The Southern Jordan River and the Dead Sea

The Southern Jordan River and the Dead Sea / by Yair Sharet

One of our most important goals with Sirin Riders is to show our clients as much as possible an authentic Israel. Along with Israel’s unique beauty and interesting history and archeology, there are several daunting ecological problems. This article will discuss two related problems: the southern Jordan River and the Dead Sea.

The sources of the Jordan River are found on Mt. Hermon in the Upper Galilee and in southern Lebanon. In fact, most of the water comes from the rain that falls in the Northeast of Israel and is collected in the northern part of the Jordan River and in the Sea of Galilee.

Until 1960, water from the rainy season flowed from the Sea of Galilee southward in the Jordan River, reaching after 150km (93miles) the Dead Sea.

In the 60’s and 70’s, two large water plants were built in the area. In Israel, the Central Aqueduct pumps water from the Sea of Galilee and deliver it to the Negev Desert in the south of Israel. In Jordan, the East Ro’ar Main Canal (renamed the King Abdullah Canal), pumps water from the Jordan and Yarmouk Rivers to irrigate most of the farm lands in the Kingdom. These water plants are responsible for irrigating most of the agriculture in both Israel and Jordan.

Under the peace agreements between Jordan and Israel which were signed in 1994, Israel agreed to pump another 50 million cubic meters of water from the Sea of Galilee to Jordan.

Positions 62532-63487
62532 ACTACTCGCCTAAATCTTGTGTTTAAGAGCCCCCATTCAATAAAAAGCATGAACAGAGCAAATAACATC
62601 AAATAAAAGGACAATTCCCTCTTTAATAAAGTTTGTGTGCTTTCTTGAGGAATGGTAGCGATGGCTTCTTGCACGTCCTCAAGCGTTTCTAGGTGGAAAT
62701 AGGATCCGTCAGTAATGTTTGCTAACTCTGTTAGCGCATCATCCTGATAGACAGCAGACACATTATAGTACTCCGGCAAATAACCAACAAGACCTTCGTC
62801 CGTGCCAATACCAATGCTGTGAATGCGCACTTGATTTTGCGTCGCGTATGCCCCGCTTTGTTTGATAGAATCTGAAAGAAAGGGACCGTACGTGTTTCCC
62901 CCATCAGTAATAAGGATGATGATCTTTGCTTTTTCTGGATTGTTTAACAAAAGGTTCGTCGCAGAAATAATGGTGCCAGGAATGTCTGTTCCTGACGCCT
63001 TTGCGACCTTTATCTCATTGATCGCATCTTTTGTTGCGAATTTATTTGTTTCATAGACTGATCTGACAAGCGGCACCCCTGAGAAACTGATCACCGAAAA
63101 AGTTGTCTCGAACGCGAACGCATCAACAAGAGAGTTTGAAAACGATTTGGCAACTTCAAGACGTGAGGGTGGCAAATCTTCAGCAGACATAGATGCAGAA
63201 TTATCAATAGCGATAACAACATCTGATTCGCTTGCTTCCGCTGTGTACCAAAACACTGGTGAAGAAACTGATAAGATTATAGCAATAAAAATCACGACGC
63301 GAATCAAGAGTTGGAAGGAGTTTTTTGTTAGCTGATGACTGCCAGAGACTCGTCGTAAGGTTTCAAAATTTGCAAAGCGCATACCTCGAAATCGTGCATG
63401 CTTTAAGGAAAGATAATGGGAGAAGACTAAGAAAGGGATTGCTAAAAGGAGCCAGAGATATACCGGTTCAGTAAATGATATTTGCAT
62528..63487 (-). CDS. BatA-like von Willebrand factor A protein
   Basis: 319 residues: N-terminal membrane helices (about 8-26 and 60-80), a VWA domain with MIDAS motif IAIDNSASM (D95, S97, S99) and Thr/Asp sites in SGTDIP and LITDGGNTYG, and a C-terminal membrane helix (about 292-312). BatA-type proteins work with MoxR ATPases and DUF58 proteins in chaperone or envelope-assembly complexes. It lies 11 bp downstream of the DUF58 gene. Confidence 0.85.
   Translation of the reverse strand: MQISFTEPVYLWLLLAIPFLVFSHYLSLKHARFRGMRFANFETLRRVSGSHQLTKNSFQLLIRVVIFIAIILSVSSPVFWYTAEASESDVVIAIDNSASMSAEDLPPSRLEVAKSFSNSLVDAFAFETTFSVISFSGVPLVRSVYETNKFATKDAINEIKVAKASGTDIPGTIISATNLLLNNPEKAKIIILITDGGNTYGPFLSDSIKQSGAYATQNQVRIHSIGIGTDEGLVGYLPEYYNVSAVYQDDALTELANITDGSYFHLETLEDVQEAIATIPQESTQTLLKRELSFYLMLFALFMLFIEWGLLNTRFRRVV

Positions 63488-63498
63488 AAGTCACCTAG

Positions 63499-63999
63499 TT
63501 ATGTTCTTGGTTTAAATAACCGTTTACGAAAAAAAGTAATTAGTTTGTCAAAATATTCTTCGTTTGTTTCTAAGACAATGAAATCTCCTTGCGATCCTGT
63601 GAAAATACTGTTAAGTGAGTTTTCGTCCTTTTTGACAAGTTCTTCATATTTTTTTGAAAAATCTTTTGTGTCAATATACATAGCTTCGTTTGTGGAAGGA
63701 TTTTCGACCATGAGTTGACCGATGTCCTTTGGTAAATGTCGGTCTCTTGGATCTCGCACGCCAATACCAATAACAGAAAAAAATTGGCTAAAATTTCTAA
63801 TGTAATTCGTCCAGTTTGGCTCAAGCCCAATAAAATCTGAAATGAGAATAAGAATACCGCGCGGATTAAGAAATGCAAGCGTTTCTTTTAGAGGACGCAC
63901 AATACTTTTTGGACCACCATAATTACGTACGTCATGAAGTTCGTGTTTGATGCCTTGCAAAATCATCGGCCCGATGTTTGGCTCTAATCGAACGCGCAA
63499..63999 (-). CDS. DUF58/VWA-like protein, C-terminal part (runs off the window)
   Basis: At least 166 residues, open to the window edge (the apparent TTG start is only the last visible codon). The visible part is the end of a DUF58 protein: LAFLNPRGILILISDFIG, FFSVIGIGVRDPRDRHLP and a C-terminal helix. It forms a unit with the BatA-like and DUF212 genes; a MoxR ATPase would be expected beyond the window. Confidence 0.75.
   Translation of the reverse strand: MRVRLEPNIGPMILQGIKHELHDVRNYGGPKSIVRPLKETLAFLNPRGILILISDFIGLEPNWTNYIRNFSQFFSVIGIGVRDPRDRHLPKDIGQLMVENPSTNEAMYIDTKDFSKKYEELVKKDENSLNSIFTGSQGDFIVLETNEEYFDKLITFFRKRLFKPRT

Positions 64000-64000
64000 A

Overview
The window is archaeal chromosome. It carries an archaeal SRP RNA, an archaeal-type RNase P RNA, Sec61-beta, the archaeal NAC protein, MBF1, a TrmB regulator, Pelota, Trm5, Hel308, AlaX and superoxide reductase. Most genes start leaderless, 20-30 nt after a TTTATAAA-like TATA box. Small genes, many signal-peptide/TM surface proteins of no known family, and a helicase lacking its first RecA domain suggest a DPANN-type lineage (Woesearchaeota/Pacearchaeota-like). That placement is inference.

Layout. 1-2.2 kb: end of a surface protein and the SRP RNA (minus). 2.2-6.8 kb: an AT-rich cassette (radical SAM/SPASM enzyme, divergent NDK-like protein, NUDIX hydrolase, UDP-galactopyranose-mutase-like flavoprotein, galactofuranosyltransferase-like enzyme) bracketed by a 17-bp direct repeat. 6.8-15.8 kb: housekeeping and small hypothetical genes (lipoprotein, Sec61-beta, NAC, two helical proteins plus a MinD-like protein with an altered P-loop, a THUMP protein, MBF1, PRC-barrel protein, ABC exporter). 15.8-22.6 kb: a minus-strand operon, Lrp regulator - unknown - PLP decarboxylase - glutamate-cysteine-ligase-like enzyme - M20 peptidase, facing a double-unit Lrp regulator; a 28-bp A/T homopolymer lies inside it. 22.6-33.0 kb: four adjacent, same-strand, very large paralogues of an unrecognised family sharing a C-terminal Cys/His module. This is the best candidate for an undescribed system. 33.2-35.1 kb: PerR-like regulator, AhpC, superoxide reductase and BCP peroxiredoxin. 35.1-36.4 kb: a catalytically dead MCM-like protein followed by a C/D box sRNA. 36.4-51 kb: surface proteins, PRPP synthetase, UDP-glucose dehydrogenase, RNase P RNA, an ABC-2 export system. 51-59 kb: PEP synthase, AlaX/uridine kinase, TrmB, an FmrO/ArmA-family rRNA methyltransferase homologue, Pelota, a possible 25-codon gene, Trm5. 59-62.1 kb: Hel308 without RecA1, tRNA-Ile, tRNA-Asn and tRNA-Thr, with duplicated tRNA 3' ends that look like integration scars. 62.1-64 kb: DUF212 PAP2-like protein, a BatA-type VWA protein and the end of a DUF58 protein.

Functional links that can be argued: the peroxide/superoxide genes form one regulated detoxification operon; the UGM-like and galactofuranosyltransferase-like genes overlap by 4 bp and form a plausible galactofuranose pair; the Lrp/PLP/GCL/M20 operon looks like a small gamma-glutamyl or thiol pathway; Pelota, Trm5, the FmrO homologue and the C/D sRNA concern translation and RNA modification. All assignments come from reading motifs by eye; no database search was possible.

Unfortunately, with all of these developments, the Dead Sea and the Southern part of the Jordan River have had to pay a heavy price.

For the past thirty years, the flow of water from the Sea of Galilee to the Dead Sea has almost stopped. As a result, the Dead Sea is drying up at a rate of one meter (three feet) a year.

The Jordan River flows for just another 4km (2.5mi) from the Sea of Galilee and then stops. On our trips, we bathe a couple of hundred meters before the river’s end.

Drinking water from the Jordan River during Tour Israel.

Solving this problem is incredibly complex because there is a real dilemma between the needs of agriculture and safeguarding natural treasures.

In order to save the Jordan River, there is a huge national project being conducted in Israel. A sewage treatment plant is being built which will clean most northern Israel’s wastewater, making it suitable for irrigation and bathing.

The water from the treatment plant will flow into the Jordan River at the point where the river presently ends. The river will them flow for an additional 40km (25mi), reaching the Beit Shean Valley.


Water flood at Judea Desert

In addition, with the scheduled completion of a desalination plant in two years’ time, Israel will have enough fresh water to allow more water to flow southward from the Sea of Galilee into the Dead Sea.

Here in Israel, we pray for rainy winters, especially rain in the south that causes the flash floods which quickly raise the water level in the Dead Sea.


Mud party at the Dead Sea at the end of Tour Israel

In the meantime, we will continue to ride along the Jordan River and to swim in the Dead Sea and hope that they will survive into the future.


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